One rule I did not like was having to be seated at all times. If we were not in line for something, you would be expected to be seated. There were even seats in the medication line. One mental health worker told a patient on the phone that if she didn’t sit down, the staff member would disconnect the call. I guess they don’t want us exercising or moving too much, but still….

When discharge is getting close, my brain was terrified. It didn’t know if I should be happy to be healthy, or if I should give in to my ED urges and stay sick. Luckily, I was able to push the negative thoughts to the side and focussed on how I can be healthy at home.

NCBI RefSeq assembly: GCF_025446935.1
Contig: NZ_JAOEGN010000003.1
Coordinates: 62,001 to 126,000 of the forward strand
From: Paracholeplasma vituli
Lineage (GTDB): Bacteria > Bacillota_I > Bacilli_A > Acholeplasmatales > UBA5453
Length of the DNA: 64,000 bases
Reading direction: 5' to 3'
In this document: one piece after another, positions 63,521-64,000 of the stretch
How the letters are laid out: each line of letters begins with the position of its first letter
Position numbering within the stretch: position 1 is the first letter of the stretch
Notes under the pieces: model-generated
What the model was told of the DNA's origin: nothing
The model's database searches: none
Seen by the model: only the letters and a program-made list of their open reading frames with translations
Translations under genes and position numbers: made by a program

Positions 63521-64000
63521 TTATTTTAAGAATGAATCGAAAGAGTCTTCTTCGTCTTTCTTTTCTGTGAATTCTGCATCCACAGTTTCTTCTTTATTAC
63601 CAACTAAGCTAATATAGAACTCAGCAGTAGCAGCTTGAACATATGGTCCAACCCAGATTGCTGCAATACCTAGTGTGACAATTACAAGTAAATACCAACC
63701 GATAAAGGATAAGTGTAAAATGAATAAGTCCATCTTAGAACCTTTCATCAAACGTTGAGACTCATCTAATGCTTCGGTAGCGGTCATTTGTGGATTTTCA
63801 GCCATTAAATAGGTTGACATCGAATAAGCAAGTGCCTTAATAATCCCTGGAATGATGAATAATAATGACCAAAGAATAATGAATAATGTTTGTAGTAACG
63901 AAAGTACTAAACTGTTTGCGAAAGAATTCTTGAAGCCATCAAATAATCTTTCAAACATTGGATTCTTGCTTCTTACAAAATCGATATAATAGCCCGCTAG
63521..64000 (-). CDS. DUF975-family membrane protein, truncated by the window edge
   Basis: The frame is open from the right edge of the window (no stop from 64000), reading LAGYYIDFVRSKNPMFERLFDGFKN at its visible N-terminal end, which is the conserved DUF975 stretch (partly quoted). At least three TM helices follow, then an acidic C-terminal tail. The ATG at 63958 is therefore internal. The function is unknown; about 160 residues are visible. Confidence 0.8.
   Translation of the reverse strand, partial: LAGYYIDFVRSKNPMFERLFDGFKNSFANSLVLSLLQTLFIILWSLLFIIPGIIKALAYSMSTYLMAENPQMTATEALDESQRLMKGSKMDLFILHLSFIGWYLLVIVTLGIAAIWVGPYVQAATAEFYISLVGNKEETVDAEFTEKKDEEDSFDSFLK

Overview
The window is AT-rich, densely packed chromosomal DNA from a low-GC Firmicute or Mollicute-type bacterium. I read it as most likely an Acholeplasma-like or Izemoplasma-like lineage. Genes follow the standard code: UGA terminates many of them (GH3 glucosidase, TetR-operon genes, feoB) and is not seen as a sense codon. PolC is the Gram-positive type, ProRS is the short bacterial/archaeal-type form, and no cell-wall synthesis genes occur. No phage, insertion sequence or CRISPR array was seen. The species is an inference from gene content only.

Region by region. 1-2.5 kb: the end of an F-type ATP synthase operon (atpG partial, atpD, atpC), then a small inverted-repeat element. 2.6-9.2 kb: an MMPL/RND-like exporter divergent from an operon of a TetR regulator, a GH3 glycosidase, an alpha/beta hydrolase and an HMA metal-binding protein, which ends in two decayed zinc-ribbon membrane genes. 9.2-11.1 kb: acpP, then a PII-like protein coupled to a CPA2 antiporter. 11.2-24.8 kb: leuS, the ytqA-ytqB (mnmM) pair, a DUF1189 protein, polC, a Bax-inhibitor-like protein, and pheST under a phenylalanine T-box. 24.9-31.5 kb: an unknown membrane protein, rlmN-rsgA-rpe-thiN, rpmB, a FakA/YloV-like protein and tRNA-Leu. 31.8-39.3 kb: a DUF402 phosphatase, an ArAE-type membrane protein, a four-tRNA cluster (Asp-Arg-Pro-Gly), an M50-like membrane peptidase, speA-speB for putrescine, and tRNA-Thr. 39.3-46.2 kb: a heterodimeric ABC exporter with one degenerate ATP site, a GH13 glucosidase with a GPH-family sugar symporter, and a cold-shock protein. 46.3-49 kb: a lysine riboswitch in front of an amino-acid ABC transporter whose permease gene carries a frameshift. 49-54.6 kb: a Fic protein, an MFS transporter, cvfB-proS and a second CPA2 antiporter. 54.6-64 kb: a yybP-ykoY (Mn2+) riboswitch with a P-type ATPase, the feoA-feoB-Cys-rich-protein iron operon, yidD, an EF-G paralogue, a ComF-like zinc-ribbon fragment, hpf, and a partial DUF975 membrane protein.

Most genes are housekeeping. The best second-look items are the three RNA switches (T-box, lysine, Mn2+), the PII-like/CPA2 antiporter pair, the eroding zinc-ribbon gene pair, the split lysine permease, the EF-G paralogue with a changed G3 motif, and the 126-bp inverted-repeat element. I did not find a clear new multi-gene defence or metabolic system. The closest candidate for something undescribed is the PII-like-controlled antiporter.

Leaving treatment can be as anxiety provoking as entering, but for different reasons. When you enter, you are worried about the program, nervous about meeting people, and curious about how you are going to begin recovery. When you leave, you worry about preventing relapse, following the meal plan, and being in the outside world again, where food television shows and pictures were not allowed, and you don’t have someone checking in on you every 15 minutes.

The little things were a big part of me returning home. I can flush the toilet on my own. I can drink when I want. I can STAND!

Now that I am home, I plan on using all my skills and actually talking to my parents and therapist before things get to crisis levels.


It’s time to live a healthy life


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Writer of many subjects, poet at heart. I work with the elderly but have a childlike mind. Expect the unexpected, because even I don't know what's coming